Kelly: In the first episode, Brad was a giant, giant bitch. I remembered her being kind of cold and standoffish, which I can appreciate in a person. But she was a brat.

Katie: She was burdened with hiding her family secret so long of making TP.  Now if there’s one thing to say about “Hey Dude,” it's that it was pretty darn innocent.  Holding hands was a big deal, boy-girl dates were a big deal, no sexual innuendos.

Kelly: Oh yeah, I liked that. Cuz it's way weird and creepy when young characters are all sex-crazed.  I’m not into sexual children. 

Katie: I’m glad that’s on the record.

Kelly: Me too. In case anyone asks.  You have not yet recorded your vote, yay or nay, on sexual children. I’m just gonna tick the nay box for you though, ok?

Katie: Oh yes! Please do. Nay nay nay.  Children, you stay young, ya hear me?

Kelly: Listen to the lady.

Katie: Can we get to the sweater-clad elephant in the room?  The steely-eyed sweater-clad elephant.  The last episode we watched.

Kelly: Yeah, I don't have a lot to say about the other episodes. But I have some feelings about Season 3, Episode 5.  That was seriously dark and weird. 

Katie: It was called “Sewn at the Hip,” which I think is a weird title for this episode and makes me feel even more uncomfortable.

Kelly: It’s a creepy title.  But fitting, I think, because that episode was crazy. Single white female crazy.

Katie: I wrote "Scariest Episode Ever.”

Kelly: Ok, first of all, this friend announces her imminent arrival with a postcard that said, “Ready or not.”No name, no nothing. That in and of itself is terrifying.  And somehow Melody was supposed to get that it was her friend.  It was clear from the very beginning that this girl had created an entire non-existent relationship.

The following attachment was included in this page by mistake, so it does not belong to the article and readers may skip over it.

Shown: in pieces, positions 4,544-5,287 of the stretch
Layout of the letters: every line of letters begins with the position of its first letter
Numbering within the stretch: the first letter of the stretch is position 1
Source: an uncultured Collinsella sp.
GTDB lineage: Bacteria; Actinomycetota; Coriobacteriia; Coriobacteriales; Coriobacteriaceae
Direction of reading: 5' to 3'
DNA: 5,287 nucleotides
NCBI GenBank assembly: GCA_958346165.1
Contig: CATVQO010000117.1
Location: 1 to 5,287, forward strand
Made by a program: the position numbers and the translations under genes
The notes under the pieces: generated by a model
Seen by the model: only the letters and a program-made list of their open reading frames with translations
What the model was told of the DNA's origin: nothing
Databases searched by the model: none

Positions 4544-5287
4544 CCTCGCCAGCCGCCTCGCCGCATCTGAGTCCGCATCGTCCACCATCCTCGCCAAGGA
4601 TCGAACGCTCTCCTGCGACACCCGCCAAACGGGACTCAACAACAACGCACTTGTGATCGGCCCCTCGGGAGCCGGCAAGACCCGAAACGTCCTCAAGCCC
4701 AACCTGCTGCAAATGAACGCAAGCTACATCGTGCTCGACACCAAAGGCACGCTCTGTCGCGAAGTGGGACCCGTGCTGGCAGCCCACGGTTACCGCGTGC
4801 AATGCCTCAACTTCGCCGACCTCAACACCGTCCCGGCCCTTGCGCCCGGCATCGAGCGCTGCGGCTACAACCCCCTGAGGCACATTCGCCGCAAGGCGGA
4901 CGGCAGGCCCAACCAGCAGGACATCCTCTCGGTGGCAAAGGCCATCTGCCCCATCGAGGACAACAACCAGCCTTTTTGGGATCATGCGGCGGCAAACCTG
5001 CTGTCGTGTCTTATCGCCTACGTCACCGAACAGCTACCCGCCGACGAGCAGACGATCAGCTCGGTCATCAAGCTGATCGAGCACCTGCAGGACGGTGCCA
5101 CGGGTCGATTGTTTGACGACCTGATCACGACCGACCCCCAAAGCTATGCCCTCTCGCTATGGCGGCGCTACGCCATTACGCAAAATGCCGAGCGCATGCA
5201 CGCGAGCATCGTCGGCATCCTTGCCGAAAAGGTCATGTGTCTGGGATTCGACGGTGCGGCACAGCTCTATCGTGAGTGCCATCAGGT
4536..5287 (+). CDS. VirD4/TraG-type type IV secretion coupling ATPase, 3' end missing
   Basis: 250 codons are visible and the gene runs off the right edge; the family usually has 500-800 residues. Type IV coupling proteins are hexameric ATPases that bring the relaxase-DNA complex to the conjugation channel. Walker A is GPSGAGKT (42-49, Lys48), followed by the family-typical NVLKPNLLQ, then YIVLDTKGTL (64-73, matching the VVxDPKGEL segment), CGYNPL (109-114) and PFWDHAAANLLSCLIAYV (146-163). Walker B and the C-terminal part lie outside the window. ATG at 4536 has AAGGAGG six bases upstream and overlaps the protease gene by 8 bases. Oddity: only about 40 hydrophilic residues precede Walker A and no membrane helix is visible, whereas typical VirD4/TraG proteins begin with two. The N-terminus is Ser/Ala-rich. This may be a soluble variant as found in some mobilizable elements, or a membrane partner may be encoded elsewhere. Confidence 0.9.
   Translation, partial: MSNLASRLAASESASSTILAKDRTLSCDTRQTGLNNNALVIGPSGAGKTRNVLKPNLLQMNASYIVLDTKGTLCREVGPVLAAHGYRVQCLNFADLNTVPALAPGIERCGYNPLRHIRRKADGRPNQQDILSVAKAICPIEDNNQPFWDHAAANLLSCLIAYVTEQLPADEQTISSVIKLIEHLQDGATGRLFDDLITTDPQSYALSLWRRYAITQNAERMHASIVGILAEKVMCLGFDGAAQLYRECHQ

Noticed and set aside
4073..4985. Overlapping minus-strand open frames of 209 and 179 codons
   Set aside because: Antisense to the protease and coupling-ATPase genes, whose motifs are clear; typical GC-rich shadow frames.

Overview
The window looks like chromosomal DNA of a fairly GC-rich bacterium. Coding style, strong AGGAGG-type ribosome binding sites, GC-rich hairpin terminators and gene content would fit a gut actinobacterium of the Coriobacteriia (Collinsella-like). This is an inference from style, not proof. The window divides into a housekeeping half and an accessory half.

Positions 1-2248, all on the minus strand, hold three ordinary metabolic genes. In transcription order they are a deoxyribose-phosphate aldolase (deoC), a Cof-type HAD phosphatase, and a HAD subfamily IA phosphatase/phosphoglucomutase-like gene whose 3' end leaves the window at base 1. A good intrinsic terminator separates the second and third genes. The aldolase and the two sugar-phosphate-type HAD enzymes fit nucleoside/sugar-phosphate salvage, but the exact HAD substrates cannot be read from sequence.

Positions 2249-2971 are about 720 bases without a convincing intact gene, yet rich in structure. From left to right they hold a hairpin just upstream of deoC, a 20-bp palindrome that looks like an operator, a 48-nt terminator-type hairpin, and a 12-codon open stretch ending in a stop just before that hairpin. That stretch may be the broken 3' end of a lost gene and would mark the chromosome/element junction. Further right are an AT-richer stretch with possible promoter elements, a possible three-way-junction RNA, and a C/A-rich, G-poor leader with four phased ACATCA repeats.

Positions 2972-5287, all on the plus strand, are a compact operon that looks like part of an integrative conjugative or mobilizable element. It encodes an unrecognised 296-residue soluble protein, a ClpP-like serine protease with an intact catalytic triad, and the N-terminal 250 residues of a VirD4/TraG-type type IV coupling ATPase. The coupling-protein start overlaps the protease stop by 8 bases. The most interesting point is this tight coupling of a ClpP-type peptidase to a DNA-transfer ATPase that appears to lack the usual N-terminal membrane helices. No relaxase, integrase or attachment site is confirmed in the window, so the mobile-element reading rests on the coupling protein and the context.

Katie: Yeah, because of their inside joke of “ready or not, here I come," a phrase no one else knows about and only they know about it and shame on Melody for not remembering it was her phrase with this crazy girl. Melody probably said it one time and the friend remembers it was at 4:37 pm on Thursday, September 10th and wrote it down in her Melody journal which she keeps next to a Melody hair doll.

Kelly: She definitely had a hair doll.

Katie: So this chick from Melody's past shows up—

Kelly: So this bitch shows up to Melody's WORK and insists that Melody hang out with her.

Katie: And she won’t even give Brad the time of day.  She probably DID judge Brad because of toilet paper.

Kelly: And when Melody is like, “Uh, hey, I’m working?” bitch was all “SURPRISE! I got a job here too!” Surprise bitch, I bet you thought you’d seen the last of me.

Katie: I got a job here, I’m doing my hair like yours, I’m wearing your shirt, I’m wearing your underwear.

Kelly: I slept in your bed.

A couple of Single White Females, totally not making hair dolls
Katie: But what was super creepy about the episode is that we were supposed to think Melody was in an actual conundrum and not that the friend was SUPER STALKER MURDER CREEPY.  It was so downplayed. AND Danny even wanted to date the Craigslist murderer!
Forgiving her friend’s psychopathic behavior and sweater choice

Kelly: So I just checked, and Single White Female didn’t come out until 1992.  So clearly it was based on Hey Dude.  Remember when people kept mistaking Melody and her friend because they were dressed the same and had the same hair? That is like THE plot of SWF.